The People's Republic of China has become one of world's most exciting emerging markets. With its massive population of over one billion people, economic growth rates in excess of 8% sustained for the past 15 years and low labour costs, more and more companies, both large are small, are looking to establish and develop business in China.
These operations are generally looking to operate in two principle areas:
- Sourcing or production of goods for export. China's low-cost, and increasingly sophisticated, workforce, combined with excellent transport services and a successful track record have resulted in "Made in China" label becoming ubiquitous on a diverse array of goods;
- Provision of raw materials, technology, sophisticated goods or professional services to the rapidly growing Chinese market. Car ownership rates are growing at nearly 50% per annum, Internet usage is second only to the USA and the urban powerhouses of Shanghai, Beijing, Guangzhou and Shenzhen are generating huge demand for all levels of consumer goods.
The complexities of entering the Chinese market can at first seem bewildering. The usual concerns such as business viability and costs structures are compounded by the need to choose from an unfamiliar menu of entities - such as Representative Offices, Wholly Foreign Owned Enterprises and Joint Ventures - each with its own set of operating restrictions and tax treatments. Furthermore, within China, there are literally hundreds of special economic zones, offering special rates and differing tax concessions, from state to state, city to city and, even at times, from district to district.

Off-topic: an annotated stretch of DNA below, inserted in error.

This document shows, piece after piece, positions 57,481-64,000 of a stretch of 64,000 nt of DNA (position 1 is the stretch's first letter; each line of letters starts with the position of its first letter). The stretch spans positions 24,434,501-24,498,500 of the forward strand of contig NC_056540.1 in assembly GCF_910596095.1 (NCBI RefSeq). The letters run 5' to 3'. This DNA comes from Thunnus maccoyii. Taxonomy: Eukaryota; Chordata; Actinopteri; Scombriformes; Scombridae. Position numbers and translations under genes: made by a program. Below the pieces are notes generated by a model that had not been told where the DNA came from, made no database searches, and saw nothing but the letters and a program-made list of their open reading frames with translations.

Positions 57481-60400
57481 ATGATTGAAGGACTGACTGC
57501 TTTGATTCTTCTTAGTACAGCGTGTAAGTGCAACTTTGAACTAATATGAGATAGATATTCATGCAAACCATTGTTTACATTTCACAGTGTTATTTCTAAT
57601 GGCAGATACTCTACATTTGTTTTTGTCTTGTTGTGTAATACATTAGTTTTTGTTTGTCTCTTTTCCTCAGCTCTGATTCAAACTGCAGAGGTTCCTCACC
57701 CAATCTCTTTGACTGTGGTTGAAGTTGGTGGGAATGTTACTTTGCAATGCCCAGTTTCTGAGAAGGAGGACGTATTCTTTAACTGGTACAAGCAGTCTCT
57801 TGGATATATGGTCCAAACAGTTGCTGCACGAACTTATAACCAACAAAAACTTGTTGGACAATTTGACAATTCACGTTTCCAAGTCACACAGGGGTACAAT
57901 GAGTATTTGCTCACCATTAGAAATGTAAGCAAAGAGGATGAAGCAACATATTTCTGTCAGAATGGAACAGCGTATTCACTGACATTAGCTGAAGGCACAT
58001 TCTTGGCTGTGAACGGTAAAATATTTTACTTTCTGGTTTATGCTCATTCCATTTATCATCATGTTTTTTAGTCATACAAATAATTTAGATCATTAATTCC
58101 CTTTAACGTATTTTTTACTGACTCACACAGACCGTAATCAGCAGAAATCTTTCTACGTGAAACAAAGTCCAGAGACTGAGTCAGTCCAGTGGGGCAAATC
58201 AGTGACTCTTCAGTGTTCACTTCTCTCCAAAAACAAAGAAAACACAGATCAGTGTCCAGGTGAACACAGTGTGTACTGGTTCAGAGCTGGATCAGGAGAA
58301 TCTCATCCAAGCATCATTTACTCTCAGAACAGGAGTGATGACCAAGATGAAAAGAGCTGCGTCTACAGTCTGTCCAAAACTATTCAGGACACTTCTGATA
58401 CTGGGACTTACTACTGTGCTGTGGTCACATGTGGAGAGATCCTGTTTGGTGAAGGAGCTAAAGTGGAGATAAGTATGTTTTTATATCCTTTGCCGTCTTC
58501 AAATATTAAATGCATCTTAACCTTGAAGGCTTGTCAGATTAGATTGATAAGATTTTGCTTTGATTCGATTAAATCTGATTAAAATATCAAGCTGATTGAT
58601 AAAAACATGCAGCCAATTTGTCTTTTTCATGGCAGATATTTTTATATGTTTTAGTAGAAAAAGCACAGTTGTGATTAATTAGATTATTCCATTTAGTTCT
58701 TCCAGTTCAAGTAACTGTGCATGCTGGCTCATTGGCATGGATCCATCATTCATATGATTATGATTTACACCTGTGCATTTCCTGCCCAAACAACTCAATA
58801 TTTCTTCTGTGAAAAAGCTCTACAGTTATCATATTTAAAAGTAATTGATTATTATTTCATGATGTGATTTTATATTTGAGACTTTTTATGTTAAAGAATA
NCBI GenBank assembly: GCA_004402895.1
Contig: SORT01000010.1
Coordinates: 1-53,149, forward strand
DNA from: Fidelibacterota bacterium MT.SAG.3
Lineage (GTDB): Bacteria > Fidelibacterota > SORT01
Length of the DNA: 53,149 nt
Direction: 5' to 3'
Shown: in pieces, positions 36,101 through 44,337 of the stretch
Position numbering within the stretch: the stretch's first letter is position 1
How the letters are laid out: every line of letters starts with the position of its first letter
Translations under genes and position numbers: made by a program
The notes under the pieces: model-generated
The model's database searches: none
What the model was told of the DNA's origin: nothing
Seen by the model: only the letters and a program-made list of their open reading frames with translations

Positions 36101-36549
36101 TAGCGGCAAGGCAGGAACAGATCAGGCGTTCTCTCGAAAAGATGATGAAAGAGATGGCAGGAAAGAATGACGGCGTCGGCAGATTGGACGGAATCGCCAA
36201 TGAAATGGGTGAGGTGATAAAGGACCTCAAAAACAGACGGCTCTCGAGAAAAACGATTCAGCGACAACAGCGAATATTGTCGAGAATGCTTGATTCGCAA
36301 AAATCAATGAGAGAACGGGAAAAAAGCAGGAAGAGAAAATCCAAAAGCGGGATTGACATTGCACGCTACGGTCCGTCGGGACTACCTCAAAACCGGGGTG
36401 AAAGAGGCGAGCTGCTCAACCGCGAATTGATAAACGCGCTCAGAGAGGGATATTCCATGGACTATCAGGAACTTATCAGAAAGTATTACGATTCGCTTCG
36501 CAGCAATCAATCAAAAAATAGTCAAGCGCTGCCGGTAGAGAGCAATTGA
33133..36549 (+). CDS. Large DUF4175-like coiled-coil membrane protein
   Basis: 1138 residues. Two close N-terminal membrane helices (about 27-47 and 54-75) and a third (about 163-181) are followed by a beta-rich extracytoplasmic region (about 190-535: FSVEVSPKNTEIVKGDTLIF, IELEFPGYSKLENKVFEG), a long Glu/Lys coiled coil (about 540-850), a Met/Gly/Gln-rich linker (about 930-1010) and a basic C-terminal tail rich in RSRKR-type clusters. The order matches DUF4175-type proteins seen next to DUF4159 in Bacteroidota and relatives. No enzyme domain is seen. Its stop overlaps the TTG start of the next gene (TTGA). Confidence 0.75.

China divides foreign goods and services into three categories - encouraged, accepted and prohibited - all of which can require a distinct approach. China's legal and accounting systems are also run on very different
lines to the West and reliable information is not always easy to find. On top of this, China is rapidly overhauling its legal, financial, accounting and tax systems to meet international and internal reform programmes.
All in all, the potential investor could be facing a daunting task. In order to assist our clients to progress safely and surely through this maze, UJ has set up a team of highly experienced China experts to assist in all stages of China entry. Our integrated approach ensures that clients make the right choices at every stage from identifying the best location, operating structure and, if required, joint venture partner, to recruitment of key local and expatriate staff.